bad to the bone

[bad tuh th uh bohn]

What does bad to the bone mean?

Inspired by the title and lyrics of American musician George Thorogood’s 1982 song, bad to the bone can mean rebellious in an exciting, attractive way as well as irredeemably bad.

Examples of bad to the bone

Advertisement

Examples of bad to the bone
wearing my sunglasses in the grocery store like the bad to the bone guy
@KarenKilgariff, February, 2018
No one is born evil or bad to the bone. There are just people making mistakes.
Phra Kru Srinonthawat quoted by Dumrongkiat Mala, Bangkok Post, February, 2018
Micheal b. Jordan as killmonger was BAD TO THE BONE!! Give that boy an Oscar! 🗣  
@Sham_deezy, February, 2018

Where does bad to the bone come from?

The phrase bad to the bone comes from, and was popularized by, the 1982 blues-rock song of that same name by George Thorogood and the Destroyers. Throughout the lyrics, Thorogood’s speaker brags of his ability to charm women, memorably stuttering the song’s signature phrase as “b-b-b-bad to the bone.”

In this context, Thorogood is using bad in a literal sense of “wicked” or “immoral,” but he is also playing on the word’s inverted slang sense of “excellent.” Green’s Dictionary of Slang traces this sense to the 19th century, noting that it implies something “bad in establishment eyes and thus good in those of any outlaw/criminal, drug or other minority culture.” Bo Diddley (who appeared in the “Bad to the Bone” music video) released a song “I’m Bad” in the 1950s, using bad in the same sense.

To have any characteristic to the bone means to be thoroughly infused with it, an idiom dating back at least to the 1400s and persisting in the English language ever since. An 1817 history of the British Parliament, for example, reported an argument that French immigrants were “French to the bone, in connexion as well as principle.” The blues singer Barbecue Bob used the phrase in a song titled “Chocolate to the Bone” in 1928.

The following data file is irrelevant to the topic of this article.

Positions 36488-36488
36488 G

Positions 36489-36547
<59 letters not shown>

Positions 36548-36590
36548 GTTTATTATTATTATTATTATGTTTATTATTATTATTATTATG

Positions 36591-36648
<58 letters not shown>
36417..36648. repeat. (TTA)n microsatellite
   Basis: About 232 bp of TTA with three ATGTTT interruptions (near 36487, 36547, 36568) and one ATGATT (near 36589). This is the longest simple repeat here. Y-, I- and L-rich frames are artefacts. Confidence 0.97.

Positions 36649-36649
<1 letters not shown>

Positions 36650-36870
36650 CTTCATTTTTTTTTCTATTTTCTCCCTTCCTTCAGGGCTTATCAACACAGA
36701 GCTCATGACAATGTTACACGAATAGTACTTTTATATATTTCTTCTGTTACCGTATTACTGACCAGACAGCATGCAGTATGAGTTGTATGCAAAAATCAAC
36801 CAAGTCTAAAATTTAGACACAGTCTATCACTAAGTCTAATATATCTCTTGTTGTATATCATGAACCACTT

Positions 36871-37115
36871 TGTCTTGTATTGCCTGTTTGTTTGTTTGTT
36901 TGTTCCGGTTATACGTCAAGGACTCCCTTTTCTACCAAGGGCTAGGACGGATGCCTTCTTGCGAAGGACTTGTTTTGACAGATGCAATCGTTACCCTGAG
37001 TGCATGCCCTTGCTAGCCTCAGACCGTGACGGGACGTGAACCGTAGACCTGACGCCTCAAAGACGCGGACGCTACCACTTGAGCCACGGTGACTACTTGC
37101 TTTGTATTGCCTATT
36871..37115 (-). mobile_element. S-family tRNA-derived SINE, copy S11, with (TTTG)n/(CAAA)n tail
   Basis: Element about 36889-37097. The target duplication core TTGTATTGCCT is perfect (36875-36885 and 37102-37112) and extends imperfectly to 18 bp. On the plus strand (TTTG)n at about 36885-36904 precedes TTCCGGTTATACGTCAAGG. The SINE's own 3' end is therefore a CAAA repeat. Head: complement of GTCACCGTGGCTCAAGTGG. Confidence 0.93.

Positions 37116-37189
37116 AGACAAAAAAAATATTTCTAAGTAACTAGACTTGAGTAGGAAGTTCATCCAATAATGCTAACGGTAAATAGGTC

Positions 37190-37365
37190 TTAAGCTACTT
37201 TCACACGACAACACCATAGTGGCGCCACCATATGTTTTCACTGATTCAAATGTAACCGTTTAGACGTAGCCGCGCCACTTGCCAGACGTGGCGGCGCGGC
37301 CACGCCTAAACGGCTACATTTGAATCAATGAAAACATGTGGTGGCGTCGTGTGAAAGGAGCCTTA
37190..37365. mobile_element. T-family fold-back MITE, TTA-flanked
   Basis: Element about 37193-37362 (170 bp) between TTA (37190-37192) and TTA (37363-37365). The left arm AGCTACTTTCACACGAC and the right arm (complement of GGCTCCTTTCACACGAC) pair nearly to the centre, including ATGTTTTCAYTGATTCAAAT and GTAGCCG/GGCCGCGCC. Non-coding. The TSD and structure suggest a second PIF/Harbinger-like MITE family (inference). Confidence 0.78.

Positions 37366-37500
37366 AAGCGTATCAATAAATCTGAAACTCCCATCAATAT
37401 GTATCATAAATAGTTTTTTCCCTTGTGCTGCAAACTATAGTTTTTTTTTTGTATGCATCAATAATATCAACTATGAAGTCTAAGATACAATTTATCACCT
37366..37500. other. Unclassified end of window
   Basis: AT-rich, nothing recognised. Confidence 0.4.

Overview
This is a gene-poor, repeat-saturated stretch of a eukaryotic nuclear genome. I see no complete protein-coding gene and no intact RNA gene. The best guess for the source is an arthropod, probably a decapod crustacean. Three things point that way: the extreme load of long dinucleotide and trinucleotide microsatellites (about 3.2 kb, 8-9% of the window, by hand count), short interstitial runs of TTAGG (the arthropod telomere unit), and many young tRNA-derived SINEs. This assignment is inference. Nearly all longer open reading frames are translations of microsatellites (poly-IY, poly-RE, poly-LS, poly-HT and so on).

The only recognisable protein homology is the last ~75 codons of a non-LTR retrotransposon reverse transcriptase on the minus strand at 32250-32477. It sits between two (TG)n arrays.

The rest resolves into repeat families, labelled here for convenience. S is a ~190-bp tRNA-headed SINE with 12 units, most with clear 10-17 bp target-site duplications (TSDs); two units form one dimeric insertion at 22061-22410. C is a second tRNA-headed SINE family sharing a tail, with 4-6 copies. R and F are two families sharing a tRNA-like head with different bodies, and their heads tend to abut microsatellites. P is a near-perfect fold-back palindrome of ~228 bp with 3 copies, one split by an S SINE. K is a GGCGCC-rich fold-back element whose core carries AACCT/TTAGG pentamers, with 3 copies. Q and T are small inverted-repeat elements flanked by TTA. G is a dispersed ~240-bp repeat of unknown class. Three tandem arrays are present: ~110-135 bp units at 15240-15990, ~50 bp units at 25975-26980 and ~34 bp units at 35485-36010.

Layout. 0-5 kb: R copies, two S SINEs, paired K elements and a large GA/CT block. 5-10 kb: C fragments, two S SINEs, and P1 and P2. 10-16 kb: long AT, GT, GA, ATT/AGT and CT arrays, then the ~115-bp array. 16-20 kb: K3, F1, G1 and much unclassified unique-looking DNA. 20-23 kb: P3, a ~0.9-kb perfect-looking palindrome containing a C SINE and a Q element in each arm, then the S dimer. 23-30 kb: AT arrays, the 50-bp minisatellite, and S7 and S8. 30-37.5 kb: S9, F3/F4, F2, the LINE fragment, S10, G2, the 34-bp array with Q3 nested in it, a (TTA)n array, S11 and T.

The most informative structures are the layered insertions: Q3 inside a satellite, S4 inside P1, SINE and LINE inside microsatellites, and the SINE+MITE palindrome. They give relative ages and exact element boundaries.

Who uses bad to the bone?

Following the release of Thorogood’s song bad to the bone, the phrase made its way into common use to refer to someone, usually a male, who is aggressive or rebellious and often attractively so. The phrase is used in casual conversation, in social media, and in informal writing.

In some cases, unlike in the song, bad is used in its original, sense, making bad to the bone mean “irredeemably bad.” For example, Bad to the Bone was used as the title of a 1991 crime novel. A 1993 fitness book, as another example, described poor eating as bad to the bone. These instances riff on Thorogood’s song title.

Sign up for our Newsletter!
Start your day with weird words, fun quizzes, and language stories.
  • This field is for validation purposes and should be left unchanged.